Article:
Three reasons to invest in long-form content

Marketing / 11.12.14
Mark Vaesen

Everyone knows writing content can be challenging, and writing long-form content can be even more so. And whilst it may seem easier to write a series of shorter posts, if done correctly there are numerous benefits to be had from writing a longer piece.

Long-form content is generally defined as a page or post that clocks up over 1,200 words. There are no set rules for what the post should cover, however typically it is in the form of a story or a more detailed explanation of a subject and may be about a hot topic within your industry or a breakdown of how you tackled a project.

While shorter pieces are more snappy, long-form delivers something unique and offers real insight

This longer form style of content differs from shorter pieces in that it takes the time to drill down into the subject in fine detail. It stands out against shorter pieces as there is far less of it around. While shorter pieces are more snappy, long-form delivers something unique and offers real insight which builds a sense of trust and credibility in your brand. It is certainly a worthwhile investment of your time and effort, so let’s examine more closely why you might want to create a piece of long-form content.

People share long-form content more

The web is littered with short-form content and it definitely has its place, but whilst there’s no doubt that it gets shared, statistics show that people are more likely to share a piece of long-form content over a shorter one.

The ideal word count for your article to be most “socially successful” is between 500 and 800

According to Quartz the ideal word count for an article to be most “socially successful” (i.e. most widely shared via social media sites) is lower than 500 or higher than 800. While Quartz decided to rule out all content that falls between those two figures, this argument shouldn’t be taken for granted. The important thing to remember is that the content you write must actually be worth reading, let alone sharing.

In 2012 the New York Times published Snow Fall, which ran up to around 17,000 words. By going against the grain with its format this piece caused a lot of buzz at the time. This is a pretty extreme example due to the heavy multimedia application within the article and the sheer manpower that went into it – and while I’m not suggesting that you need to write as much as that – it’s still an interesting example to take some inspiration from.

Connecting with your reader

One of the reasons why Snow Fall was so successful was due to its compelling story, which draws you in and keeps you hooked right up the final word. This really shows that if you put the time and effort into creating great content your users will put the same time and effort in to reading it.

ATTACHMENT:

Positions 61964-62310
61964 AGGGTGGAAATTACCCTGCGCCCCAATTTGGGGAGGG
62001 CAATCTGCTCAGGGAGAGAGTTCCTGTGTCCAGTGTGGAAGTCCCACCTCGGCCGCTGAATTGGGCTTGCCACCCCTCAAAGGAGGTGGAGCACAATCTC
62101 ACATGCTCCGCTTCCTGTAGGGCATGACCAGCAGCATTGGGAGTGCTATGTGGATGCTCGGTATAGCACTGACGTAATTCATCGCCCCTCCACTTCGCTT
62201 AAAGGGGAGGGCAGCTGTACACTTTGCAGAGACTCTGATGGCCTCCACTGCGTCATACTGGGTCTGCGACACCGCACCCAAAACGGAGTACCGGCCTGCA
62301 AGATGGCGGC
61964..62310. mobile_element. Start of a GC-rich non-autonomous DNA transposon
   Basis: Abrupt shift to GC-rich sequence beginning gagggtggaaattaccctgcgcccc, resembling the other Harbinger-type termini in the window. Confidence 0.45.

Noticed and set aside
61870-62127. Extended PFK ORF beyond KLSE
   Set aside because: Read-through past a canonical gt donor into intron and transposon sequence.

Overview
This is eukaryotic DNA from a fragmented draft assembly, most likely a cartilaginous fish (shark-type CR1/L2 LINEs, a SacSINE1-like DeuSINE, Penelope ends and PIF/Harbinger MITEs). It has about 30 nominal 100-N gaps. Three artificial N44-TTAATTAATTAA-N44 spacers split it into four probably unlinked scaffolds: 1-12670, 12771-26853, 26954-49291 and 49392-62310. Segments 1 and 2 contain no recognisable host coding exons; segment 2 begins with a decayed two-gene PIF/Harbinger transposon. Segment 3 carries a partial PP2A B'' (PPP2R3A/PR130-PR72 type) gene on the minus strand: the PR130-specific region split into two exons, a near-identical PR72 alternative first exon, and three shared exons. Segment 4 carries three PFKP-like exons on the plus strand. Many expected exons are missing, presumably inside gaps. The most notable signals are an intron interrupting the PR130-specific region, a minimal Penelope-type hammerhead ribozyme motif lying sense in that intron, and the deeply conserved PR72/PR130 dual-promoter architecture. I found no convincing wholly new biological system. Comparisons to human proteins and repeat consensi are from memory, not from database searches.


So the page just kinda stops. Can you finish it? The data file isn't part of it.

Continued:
In a lengthier piece of content you have a real opportunity to show off your knowledge and understanding of the subject. In taking the time to craft this content, you are essentially building a connection with your users. This connection establishes you as an expert in your field and strengthens your brand.


Whilst your main aim should also be to create a quality piece of engaging content, don’t forget about SEO. Research and target the best search terms that are relevant to your piece and ensure that the title and URL are optimised accordingly. In addition – and in the words of Michael Caine, not a lot of people know this – but last year Google introduced a new section to its search results page, where for certain subjects it displays in-depth articles. Try searching for ‘investment’ or ‘chess’ and scroll down to the bottom of the page of results to see this in action.

What you may notice about some of the articles featured in the in-depth section is that they aren’t necessarily new. While when doing a Google news search you expect to find the latest articles on a subject, within the in-depth section this isn’t the case. Content featured here has been identified as thoughtful and “evergreen” – i.e. its intended to remain relevant for some time. The benefit of being featured in this area is the longevity of it and also that you are on the first page of results. If you intend to be featured within the in-depth section, Google has published a few pointers for optimising your site. They suggest the following article markup:

  • Headline
  • Alternative Headline
  • Image
  • Description
  • Date Published
  • ArticleBody

Here’s a full list of Google’s suggestions for optimising your site to be featured within the in-depth section, which also provides information on implementing the markup above.


Long-form content isn’t always appropriate. When writing it you must consider whether it is something you yourself would actually spend time to read, because that is what you are asking your users to do. For certain subjects there is simply only so much you can write about; if, for example, you’re writing a blog post about your favourite make of toaster, you should perhaps consider whether long form is really necessary (unless you really, REALLY love toasters).

Long-form content is about quantity AND quality

The last thing you want to do is pad out something that could be much shorter with waffle – long-form content is about quantity and quality. If you can find that balance, you are set to have a top notch piece of content that should benefit both you and your users.